activities at the residents of Nebraska by selling the Product through a network of
commissioned representatives that covers Nebraska. Thus, State Farm has made a
prima facie showing of jurisdiction under the “stream of commerce” theory.
In reply, Watts Water Technologies argues that “[f]or all intents and purposes,
this case deals with three separate and distinct Watts entities: Watts Water
Technologies, Inc., Watts Regulator Co.[,] and Watts Plumbing Tech (Taizhou) Co.
Ltd.” (Def.’s Reply Br. at 2, ECF No. 20 (citation omitted).) It claims that “the
subject products” were manufactured in China by “Taizhou Shida,” which is “now
known as Watts Plumbing Tech (Taizhou) Co. Ltd” (hereinafter “Taizhou”). (Id. at
3.) It adds that Taizhou is the fully-owned subsidiary of parent company Watts
Regulator Co., which in turn is the fully-owned subsidiary of the defendant, Watts
Water Technologies. (Id. at 2-3.) The defendant states,
Watts Water Technologies had absolutely no part in designing,
manufacturing, labeling, selling, marketing, or distributing any flexible
connectors or coupling nuts–let alone heading a distribution network
that provided products to Nebraska. Its only relationship to the subject
products is that it is the parent company of Watts Regulator Co., which
is now the parent company of [Taizhou]–the company that manufactured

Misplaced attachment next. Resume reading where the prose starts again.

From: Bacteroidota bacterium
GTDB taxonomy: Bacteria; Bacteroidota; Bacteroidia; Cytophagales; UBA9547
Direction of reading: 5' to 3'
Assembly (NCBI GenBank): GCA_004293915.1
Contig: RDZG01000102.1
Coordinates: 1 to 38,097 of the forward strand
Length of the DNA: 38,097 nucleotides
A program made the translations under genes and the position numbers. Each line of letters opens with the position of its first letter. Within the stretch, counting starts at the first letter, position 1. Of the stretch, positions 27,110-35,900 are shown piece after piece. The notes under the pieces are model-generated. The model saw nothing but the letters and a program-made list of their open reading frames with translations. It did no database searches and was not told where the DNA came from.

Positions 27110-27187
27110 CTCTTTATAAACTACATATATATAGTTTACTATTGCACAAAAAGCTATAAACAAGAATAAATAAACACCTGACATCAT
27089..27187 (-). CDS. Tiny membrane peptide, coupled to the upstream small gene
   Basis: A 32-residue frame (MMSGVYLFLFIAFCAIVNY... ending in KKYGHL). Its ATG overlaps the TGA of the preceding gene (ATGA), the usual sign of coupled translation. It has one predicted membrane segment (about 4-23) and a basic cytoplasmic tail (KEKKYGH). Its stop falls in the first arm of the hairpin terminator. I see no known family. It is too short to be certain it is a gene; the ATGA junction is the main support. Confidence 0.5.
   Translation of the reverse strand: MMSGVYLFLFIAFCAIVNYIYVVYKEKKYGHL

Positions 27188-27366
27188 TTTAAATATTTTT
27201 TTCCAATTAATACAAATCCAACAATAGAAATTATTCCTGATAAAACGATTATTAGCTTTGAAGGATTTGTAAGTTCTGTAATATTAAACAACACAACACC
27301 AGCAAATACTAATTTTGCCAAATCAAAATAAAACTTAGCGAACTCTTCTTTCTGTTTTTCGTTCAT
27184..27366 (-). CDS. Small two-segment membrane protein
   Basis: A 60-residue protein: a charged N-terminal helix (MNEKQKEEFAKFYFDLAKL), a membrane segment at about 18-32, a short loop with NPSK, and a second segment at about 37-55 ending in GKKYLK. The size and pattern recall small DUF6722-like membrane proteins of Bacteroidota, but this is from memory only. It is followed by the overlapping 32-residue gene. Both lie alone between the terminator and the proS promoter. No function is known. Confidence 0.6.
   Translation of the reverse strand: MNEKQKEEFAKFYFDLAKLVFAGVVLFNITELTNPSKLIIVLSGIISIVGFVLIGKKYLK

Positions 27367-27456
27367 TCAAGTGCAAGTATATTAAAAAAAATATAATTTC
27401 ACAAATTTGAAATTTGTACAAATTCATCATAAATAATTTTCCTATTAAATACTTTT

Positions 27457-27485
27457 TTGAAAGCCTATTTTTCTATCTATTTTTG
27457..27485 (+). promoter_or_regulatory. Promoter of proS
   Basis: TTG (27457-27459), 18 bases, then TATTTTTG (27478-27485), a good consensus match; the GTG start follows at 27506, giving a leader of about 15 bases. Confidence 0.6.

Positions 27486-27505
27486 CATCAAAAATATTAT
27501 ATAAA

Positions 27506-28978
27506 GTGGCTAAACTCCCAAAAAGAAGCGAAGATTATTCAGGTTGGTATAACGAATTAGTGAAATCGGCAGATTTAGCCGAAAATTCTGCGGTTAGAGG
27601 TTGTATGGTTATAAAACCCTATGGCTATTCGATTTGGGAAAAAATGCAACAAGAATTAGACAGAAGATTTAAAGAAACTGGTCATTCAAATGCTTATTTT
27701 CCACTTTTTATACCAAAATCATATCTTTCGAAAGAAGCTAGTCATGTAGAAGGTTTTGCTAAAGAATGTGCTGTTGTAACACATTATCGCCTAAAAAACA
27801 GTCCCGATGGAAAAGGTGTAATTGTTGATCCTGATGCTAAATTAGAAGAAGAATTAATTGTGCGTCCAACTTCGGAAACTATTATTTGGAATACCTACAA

the subject products.
Given that Watts Water Technologies did not manufacture or
distribute the subject products, the only way it could potentially be liable
for damages caused by the subject products is through and alter
ego/piercing the corporate veil argument. However, the Plaintiff has not
alleged an alter ego cause of action.
(Id. at 4 (footnote omitted).) It also claims that “an alter ego argument against Watts
Water Technologies or Watts Regulator Co. would ultimately fail due to the fact that
[Taizhou] is a fully funded and independent company.” (Id. at 4 n.3.)
Watts Water Technologies’ argument is not responsive to the “stream of
commerce” theory relied upon by State Farm; rather, it introduces a new theory
suggesting that because certain corporate subsidiaries’ actions cannot not be
attributed to Watts Water Technologies through an agency or “alter ego” theory,
personal jurisdiction cannot be exercised over Watts Water Technologies in
Nebraska. See Viasystems, Inc. v. EBM-Papst St. Georgen GmbH & Co., KG, 646
F.3d 589, 596 (8th Cir. 2011) (“[T]his inquiry–whether a foreign corporation has
established minimum contacts with the forum state through ‘pour[ing] its products
into regional distributors,’–should be kept conceptually separate from the question
of whether a subsidiary’s contacts with the forum state should be attributed to a
foreign parent corporation through an agency theory.” (quoting Barone, 25 F.3d at
615 (citation omitted)).) State Farm had no opportunity to respond to the theory.
Moreover, under this court’s local rules, Watts Water Technologies may be deemed
to have forfeited the issue by withholding it from its opening brief. See NECivR
7.1(a)(1)(A) (“A party’s failure to brief an issue raised in a motion may be considered
a waiver of that issue.”). In short, Watts Water Technologies’ “alter go” argument
is not properly before me.
In any event, it seems to me that Watts Water Technologies’ argument is not